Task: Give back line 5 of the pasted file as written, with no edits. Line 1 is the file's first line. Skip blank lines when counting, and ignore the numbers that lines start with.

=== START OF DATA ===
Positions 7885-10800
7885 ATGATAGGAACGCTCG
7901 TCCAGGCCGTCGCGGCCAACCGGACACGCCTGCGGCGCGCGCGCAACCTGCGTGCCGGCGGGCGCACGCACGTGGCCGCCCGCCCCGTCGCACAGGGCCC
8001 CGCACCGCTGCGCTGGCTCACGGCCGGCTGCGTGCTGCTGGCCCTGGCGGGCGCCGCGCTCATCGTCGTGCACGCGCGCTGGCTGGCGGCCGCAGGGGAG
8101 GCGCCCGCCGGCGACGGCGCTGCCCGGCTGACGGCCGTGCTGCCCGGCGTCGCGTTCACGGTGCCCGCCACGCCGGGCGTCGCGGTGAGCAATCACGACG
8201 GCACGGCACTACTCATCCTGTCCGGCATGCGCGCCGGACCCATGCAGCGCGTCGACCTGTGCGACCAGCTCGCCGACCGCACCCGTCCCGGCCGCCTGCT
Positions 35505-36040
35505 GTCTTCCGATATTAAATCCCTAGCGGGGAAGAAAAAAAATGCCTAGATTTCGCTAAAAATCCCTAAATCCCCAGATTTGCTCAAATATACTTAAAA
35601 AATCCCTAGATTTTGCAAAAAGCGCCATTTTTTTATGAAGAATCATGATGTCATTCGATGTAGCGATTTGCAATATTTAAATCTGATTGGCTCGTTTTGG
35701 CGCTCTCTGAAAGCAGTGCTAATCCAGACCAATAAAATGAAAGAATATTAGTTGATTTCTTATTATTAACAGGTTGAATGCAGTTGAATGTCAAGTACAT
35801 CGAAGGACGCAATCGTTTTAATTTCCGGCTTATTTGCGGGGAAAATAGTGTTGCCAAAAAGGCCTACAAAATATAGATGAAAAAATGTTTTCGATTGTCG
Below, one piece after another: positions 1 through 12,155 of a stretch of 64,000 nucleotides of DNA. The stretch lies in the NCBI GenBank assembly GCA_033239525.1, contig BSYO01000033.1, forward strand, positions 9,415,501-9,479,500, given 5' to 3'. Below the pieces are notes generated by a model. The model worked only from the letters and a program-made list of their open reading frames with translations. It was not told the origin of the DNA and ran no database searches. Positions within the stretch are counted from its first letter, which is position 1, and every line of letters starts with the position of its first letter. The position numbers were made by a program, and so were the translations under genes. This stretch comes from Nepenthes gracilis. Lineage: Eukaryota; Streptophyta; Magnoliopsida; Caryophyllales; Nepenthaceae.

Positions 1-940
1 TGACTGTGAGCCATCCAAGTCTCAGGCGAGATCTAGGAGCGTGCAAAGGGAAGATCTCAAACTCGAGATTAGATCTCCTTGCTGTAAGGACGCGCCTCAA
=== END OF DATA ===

8101 GCGCCCGCCGGCGACGGCGCTGCCCGGCTGACGGCCGTGCTGCCCGGCGTCGCGTTCACGGTGCCCGCCACGCCGGGCGTCGCGGTGAGCAATCACGACG